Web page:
Ifind it difficult to understand how you could prefer a smoothie to a glass of Champagne, but that’s blokes for you. The Partner has been a smoothie fan for the past couple of years, since we bought him a food processor for his birthday.
He’s since become a creative builder of smoothies and while they’re not as good as Champagne, you can at least drink them for breakfast.
At this time of year, our garden is full of fruit – lemons, limes, tangelos, mandarins, kiwifruit and loquats, and while we’ve always been blasé about the citrus, we’re newly in love with the loquats.
We have two trees, both self-seeded from who knows where, and the fruit are yellow or orange and taste like a cross between a peach and a mango.
And the trees themselves are really good-looking – evergreen with large, well-shaped leaves, white flowers and a sweet, heady fragrance that can apparently be smelled from quite a distance unless, as we do, you live next door to a herd of cattle who produce quite a different aroma.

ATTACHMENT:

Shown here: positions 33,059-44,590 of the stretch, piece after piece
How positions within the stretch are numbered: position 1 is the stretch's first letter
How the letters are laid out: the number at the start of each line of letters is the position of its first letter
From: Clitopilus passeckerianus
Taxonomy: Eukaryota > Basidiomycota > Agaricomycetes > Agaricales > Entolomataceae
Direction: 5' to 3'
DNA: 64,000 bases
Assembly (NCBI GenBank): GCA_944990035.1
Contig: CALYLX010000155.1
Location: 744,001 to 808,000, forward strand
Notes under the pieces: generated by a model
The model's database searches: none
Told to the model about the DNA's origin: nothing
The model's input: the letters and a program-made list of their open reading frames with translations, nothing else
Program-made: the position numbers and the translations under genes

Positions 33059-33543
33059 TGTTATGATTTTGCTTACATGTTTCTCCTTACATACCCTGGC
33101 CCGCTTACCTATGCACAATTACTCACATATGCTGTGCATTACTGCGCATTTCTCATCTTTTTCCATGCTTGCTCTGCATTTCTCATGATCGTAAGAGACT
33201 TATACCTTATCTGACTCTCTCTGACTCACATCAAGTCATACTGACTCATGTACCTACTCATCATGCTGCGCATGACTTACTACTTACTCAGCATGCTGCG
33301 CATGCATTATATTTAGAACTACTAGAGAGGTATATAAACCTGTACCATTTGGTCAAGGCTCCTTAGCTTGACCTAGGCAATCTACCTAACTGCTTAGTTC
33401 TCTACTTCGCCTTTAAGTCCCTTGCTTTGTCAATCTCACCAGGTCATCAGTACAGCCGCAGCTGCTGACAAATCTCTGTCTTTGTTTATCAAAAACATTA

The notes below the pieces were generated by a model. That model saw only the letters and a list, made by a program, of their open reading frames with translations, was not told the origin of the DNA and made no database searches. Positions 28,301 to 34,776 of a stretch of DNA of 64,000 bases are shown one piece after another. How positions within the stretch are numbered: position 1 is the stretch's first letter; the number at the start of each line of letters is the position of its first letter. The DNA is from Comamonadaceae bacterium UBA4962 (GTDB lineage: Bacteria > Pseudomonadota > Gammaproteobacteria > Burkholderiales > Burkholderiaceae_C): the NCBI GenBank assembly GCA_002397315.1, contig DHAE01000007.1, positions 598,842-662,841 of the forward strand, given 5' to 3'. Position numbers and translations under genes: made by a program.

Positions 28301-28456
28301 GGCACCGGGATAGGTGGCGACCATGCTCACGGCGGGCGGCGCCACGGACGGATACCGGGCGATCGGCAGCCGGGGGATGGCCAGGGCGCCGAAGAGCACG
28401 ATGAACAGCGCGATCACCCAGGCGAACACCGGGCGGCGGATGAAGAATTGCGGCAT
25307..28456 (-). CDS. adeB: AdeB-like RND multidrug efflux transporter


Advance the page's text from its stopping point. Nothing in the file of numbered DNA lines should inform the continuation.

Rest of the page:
As it turns out, our loquats have planted themselves in ideal conditions. They like to be warm, sheltered, protected from frost when young and planted in well-drained soil. They’re not greedy, so you could fertilise them maybe once a year. But ours have never been fertilised and they produce so much fruit, we can happily share it with the birds.
We eat them fresh off the tree, and in smoothies and fruit salads, and one day I’ll have time to make loquat jam. Perhaps when I’m 85.
This neglected, unfertilised loquat tree produces more than enough fruit for
us and the birds.